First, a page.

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Lewis v. Superior Court (Medical Board of California)

California Court of Appeals, Second District, Third Division

May 29, 2014



ORIGINAL PROCEEDINGS in mandate. No. BS139289 Joanne B. O’Donnell, Judge. Petition denied.

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Fenton Nelson, Henry R. Fenton, Dennis E. Lee and Benjamin J. Fenton for Petitioner.

Francisco J. Silva, Long X. Do and Lisa Matsubara for California Medical Association as Amicus Curiae on behalf of Petitioner.

No appearance for Respondent.

Kamala D. Harris, Attorney General, Gloria L. Castro, Assistant Attorney General, E.A. Jones III and Edward K. Kim, Deputy Attorneys General, for Real Party in Interest.



In this case, we determine whether the Medical Board of California (hereafter, the Board) violated patients’ informational privacy rights in their controlled substances prescription records when the Board obtained that data from the Controlled Substance Utilization Review and Evaluation System (CURES) (Health & Saf. Code, § 11165) during a disciplinary investigation of their physician. Alwin Carl Lewis, M.D., contends the CURES statute violates his patients’ informational privacy rights, as the statute permits the Board to access data before obtaining a warrant or administrative subpoena demonstrating good cause.

California’s Constitution grants an express right to privacy (art. I, § 1), thus our focus is on California case law rather than federal law or the federal Constitution. The Board’s statutory authority to access CURES during

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the course of an investigation into Lewis’s alleged unprofessional conduct requires balancing his patients’ right to privacy in their controlled substances prescription records against the state’s interest in protecting the public health by regulating the abuse and diversion of controlled substances, and in protecting the public against incompetent, impaired, or negligent physicians. We conclude on balance, the CURES statute does not amount to an impermissible invasion of Lewis’s patients’ state constitutional right to privacy, as there are sufficient safeguards to prevent unwarranted public disclosure and unauthorized access to CURES data. Thus, we deny the petition.[1]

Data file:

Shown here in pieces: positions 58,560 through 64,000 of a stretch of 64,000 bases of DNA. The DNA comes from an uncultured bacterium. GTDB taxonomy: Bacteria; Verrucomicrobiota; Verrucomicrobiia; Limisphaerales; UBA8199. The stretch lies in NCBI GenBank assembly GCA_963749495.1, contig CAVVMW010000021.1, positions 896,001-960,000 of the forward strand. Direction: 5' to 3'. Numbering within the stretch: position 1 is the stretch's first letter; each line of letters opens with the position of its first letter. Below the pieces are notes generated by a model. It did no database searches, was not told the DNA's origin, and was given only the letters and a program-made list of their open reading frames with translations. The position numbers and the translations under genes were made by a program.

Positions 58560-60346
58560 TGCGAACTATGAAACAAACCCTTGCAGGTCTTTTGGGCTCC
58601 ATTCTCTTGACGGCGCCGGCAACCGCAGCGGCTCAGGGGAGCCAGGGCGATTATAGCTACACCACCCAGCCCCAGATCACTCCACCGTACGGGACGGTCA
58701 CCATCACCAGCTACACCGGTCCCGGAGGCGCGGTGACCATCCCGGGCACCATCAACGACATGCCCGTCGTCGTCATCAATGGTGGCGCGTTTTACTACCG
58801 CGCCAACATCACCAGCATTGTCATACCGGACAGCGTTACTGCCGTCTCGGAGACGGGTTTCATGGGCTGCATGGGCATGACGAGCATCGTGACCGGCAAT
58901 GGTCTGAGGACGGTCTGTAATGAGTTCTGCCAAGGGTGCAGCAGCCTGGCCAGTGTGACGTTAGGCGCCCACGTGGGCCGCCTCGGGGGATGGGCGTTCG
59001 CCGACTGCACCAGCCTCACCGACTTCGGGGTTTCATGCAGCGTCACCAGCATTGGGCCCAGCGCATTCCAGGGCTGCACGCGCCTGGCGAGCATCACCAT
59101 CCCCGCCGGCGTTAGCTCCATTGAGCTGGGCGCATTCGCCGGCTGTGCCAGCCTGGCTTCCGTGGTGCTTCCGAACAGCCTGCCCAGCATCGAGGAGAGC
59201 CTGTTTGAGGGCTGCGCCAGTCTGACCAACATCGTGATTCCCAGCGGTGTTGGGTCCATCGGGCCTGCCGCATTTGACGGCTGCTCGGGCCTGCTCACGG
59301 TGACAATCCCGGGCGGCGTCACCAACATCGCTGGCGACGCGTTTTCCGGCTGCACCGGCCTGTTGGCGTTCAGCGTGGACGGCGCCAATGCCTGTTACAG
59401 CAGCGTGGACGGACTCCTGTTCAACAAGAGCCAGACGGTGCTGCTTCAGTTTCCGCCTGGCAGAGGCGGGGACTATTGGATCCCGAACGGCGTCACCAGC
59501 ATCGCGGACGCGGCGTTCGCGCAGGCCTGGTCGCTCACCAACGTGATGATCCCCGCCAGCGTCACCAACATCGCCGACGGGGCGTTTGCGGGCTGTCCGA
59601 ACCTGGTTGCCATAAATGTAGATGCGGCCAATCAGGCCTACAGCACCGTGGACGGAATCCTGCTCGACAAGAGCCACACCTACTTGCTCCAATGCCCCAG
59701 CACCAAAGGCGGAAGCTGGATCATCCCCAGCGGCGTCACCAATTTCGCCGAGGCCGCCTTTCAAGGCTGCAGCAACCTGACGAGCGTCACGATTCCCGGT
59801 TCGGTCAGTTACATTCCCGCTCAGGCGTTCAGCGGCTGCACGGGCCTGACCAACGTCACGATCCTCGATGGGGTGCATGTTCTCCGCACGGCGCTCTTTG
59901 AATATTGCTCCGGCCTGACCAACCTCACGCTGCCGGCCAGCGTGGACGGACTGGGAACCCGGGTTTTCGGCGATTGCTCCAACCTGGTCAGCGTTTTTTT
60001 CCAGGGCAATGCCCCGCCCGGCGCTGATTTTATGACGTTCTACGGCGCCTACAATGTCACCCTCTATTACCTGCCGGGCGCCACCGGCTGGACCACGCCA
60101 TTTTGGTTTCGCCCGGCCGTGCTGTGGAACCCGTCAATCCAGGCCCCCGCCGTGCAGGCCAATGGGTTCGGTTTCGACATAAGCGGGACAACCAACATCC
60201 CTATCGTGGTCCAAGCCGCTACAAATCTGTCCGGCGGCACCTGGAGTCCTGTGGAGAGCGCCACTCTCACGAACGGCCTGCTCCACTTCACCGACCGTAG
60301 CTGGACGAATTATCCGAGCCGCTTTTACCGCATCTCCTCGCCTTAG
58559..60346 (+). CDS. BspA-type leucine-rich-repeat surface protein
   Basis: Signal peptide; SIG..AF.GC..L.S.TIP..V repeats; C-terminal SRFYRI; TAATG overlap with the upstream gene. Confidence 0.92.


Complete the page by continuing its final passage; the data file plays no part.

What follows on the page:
The Board, through its Division of Medical Quality, has statutory authority to investigate, and to take and commence disciplinary action against a physician guilty of unprofessional conduct. (Bus. & Prof. Code, §§ 2220, subd. (a), 2227, 2234, 2241.5, subd. (c)(7); Arnett v. Dal Cielo (1996) 14 Cal.4th 4, 7 [56 Cal.Rptr.2d 706, 923 P.2d 1]; see also Stiger v. Flippin (2011) 201 Cal.App.4th 646, 651-652 [135 Cal.Rptr.3d 168].) The Board enforces the Medical Practice Act (Bus. & Prof. Code, § 2000 et seq.), and several statutory provisions address prescribing controlled substances by licensee-physicians. (Bus. & Prof. Code, §§ 2238 [violation of state or federal statute regulating dangerous drugs or controlled substances], 2241 [furnishing drugs to addicts], 2241.5 [prescribing, dispensing, or administering to a person under his or her treatment for medical condition, dangerous drugs or prescription controlled substances for treatment of pain], 2242 [furnishing dangerous drugs without examination].) To assist regulatory agencies, such as the Board, in their efforts to control the diversion and resultant abuse of controlled substances, CURES electronically monitors the prescribing and dispensing of these prescription drugs. (Health & Saf. Code, § 11165, former subd. (c).)[2]

1.Access To CURES During Investigation and Disciplinary Proceedings

The Board began its investigation after one of Lewis’s patients complained about the quality of care and treatment that she received during her initial consultation in May 2008. The patient’s complaint focused on Lewis’s recommendation that she lose weight and start a diet that the patient considered to be unhealthful.

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During the course of the investigation, the Board investigator obtained CURES reports for Lewis’s prescribing practices from November 1, 2005 through November 25, 2008, and from December 16, 2008 through December 16, 2009. The investigator testified that it was a common practice during the course of an investigation to “run” a CURES report on the physician.